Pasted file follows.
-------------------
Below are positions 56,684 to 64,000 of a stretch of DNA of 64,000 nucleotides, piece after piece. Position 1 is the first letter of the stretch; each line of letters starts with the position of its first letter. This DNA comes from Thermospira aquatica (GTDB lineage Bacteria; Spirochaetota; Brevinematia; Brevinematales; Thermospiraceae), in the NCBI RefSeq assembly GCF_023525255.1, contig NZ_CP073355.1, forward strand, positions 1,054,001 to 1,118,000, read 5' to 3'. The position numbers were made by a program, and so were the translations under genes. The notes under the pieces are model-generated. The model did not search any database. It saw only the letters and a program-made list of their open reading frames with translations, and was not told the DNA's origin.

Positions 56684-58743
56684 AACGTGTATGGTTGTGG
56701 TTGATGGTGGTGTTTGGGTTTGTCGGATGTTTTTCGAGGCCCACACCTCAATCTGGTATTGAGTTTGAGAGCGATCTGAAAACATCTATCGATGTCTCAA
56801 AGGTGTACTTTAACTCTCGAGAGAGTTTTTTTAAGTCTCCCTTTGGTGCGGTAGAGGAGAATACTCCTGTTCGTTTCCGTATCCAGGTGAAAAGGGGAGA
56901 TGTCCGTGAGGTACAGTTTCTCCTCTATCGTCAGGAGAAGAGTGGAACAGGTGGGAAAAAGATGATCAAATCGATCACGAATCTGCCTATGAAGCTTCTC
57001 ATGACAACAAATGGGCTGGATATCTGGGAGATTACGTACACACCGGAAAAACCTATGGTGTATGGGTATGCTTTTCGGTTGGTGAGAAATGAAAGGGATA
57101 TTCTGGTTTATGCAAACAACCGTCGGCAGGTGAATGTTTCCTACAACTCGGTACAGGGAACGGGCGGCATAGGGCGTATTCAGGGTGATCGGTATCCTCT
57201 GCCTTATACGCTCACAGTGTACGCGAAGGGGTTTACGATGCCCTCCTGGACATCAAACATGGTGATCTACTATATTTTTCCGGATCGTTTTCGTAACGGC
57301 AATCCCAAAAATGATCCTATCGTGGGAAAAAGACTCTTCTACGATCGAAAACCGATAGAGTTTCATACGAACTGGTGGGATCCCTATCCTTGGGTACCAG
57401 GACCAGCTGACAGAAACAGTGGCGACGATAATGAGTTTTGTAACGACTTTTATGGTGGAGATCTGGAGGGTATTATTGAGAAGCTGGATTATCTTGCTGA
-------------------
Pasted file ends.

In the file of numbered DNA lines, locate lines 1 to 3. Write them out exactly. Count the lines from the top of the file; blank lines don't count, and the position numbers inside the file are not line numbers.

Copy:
Below are positions 56,684 to 64,000 of a stretch of DNA of 64,000 nucleotides, piece after piece. Position 1 is the first letter of the stretch; each line of letters starts with the position of its first letter. This DNA comes from Thermospira aquatica (GTDB lineage Bacteria; Spirochaetota; Brevinematia; Brevinematales; Thermospiraceae), in the NCBI RefSeq assembly GCF_023525255.1, contig NZ_CP073355.1, forward strand, positions 1,054,001 to 1,118,000, read 5' to 3'. The position numbers were made by a program, and so were the translations under genes. The notes under the pieces are model-generated. The model did not search any database. It saw only the letters and a program-made list of their open reading frames with translations, and was not told the DNA's origin.

Positions 56684-58743
56684 AACGTGTATGGTTGTGG